We publish workplace bulletins every two weeks. Below is the most recent editorial from our workplace newsletters. Older editorials are linked to the right.
Mar 10, 2018
After a gunman opened fire in their school, killing 17, students in Florida did not just mourn their lost friends and teachers at Marjory Stoneman Douglas High School. They demanded something be done. And they took their demands to the streets and to the state capitol, sparking a nationwide debate on school shootings and gun violence.
Their demonstrations spurred young people across the country to march on state capitols and descend on Washington, D.C. A nationwide series of demonstrations is planned for March 24.
What these students are asking for is perfectly reasonable: to feel safe in their own schools! And specifically, they demanded that assault rifles be taken off the market and that systems be put in place to detect prospective school shooters before they kill. They have every right to demand these and other protections.
That didn’t stop the NRA from immediately jumping in to attack them. The National Rifle Association (NRA) is the primary lobbyist for the gun manufacturing industry, which has a vested interest in keeping things the way they are. Selling guns to the general public is a very lucrative business, after all.
The Parkland students and those who join them are already finding that even very minor regulations are hard to pass in a country that prioritizes profit above all else. War in general is big business for the U.S., and it’s part of the fabric of American society.
We’re all flooded with a huge dose of militarism every single day – part of the propaganda aimed at drumming up support for the wars the U.S. carries on around the world.
Nikolas Cruz, the Parkland shooter, fascinated by guns and militarism, was created by this society. The fact that he could so easily find a gun was only the last step in that process.
At this moment, the students are focusing on gun violence and gun regulation. But guns are only the beginning of the equation if the students’ goal is to feel safe and secure.
Students across the country know that a great deal is wrong their schools. They can see that something is wrong in this country. Something is causing stress, confusion, demoralization and even suicide of other young people like themselves.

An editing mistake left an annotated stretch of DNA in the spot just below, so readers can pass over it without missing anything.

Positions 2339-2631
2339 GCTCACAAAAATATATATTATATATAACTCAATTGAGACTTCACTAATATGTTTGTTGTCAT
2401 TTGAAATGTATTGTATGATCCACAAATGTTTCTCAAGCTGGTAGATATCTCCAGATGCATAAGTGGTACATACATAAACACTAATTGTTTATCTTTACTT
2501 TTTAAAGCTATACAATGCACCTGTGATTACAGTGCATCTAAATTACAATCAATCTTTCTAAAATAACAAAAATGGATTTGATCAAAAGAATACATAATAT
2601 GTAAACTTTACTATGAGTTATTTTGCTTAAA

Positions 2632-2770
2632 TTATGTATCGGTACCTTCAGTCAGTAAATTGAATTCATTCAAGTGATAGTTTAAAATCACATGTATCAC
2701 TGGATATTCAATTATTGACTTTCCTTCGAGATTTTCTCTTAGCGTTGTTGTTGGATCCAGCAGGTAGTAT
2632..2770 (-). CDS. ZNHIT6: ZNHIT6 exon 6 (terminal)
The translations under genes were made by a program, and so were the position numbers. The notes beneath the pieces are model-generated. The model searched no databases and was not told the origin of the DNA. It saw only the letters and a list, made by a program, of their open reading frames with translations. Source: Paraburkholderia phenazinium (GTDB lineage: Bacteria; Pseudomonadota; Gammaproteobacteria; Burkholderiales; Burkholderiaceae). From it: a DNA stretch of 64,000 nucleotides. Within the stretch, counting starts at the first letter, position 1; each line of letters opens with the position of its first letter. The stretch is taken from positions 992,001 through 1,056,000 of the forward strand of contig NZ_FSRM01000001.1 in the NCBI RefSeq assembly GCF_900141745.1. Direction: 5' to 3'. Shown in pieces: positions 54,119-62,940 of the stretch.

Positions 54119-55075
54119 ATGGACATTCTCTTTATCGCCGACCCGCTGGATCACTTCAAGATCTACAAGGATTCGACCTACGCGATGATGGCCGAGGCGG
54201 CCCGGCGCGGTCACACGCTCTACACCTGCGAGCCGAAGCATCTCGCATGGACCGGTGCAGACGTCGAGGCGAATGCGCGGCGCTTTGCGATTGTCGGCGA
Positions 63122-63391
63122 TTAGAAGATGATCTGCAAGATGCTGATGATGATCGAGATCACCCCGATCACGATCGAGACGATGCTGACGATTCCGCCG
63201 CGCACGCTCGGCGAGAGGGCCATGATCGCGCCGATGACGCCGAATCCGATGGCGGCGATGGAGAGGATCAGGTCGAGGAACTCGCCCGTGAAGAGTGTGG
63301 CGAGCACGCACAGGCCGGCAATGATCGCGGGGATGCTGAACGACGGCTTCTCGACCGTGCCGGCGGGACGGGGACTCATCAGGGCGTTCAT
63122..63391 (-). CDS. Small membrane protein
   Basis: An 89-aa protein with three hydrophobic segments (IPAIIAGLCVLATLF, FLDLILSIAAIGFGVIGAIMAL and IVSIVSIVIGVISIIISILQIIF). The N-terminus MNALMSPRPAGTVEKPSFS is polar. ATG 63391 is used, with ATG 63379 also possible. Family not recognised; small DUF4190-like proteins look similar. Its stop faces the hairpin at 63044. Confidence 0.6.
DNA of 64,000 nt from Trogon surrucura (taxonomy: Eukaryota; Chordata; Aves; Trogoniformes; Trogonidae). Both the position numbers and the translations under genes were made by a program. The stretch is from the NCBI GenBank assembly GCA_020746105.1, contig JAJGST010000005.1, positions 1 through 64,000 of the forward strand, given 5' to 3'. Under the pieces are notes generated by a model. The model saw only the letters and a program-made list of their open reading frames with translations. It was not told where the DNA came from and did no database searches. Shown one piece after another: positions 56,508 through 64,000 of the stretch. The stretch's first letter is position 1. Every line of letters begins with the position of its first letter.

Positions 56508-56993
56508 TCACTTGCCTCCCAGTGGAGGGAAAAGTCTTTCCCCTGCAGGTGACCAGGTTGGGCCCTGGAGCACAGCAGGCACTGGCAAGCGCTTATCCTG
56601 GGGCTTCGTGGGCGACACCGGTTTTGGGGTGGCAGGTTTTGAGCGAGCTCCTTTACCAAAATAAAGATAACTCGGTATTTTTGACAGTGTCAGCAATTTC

Schools in this country – even in middle class neighborhoods – have been deprived for decades of the funds needed to really provide an education. Books are lacking, computers are lacking, lab facilities, art departments, sports equipment for everyone to take part, and not just the few on teams, etc. etc. etc. Above all, teachers are lacking, social workers are lacking, school nurses are lacking. There is no support system for children under stress.
And, for many young people, there are no decent jobs when they get out of school, and no means to let them go on with their education. And those things weigh on the minds of many students, pushing some over the brink.
The students who have begun to protest may have started by demanding that something be done about guns. But they and others can push those other problems forward too. They can fight about their schools – about the fact they are deprived of the education every person needs. They can fight about the jobs they need when they get out.
These issues are all interconnected – all part of the web that American capitalism in its chase after profit has spun around all our lives. In one way or another, we are all deprived of what we need, because that small class of capitalists at the top lives off of all the rest of us. They make money on guns, on putting people out of work, on driving people too hard at work, on poisoning the environment. They scheme how to make money off the schools. They are the reason that children cannot go to school today, assured that when they get there, they will be safe.
The capitalist class can’t be controlled. They, and their system, need to be thrown out.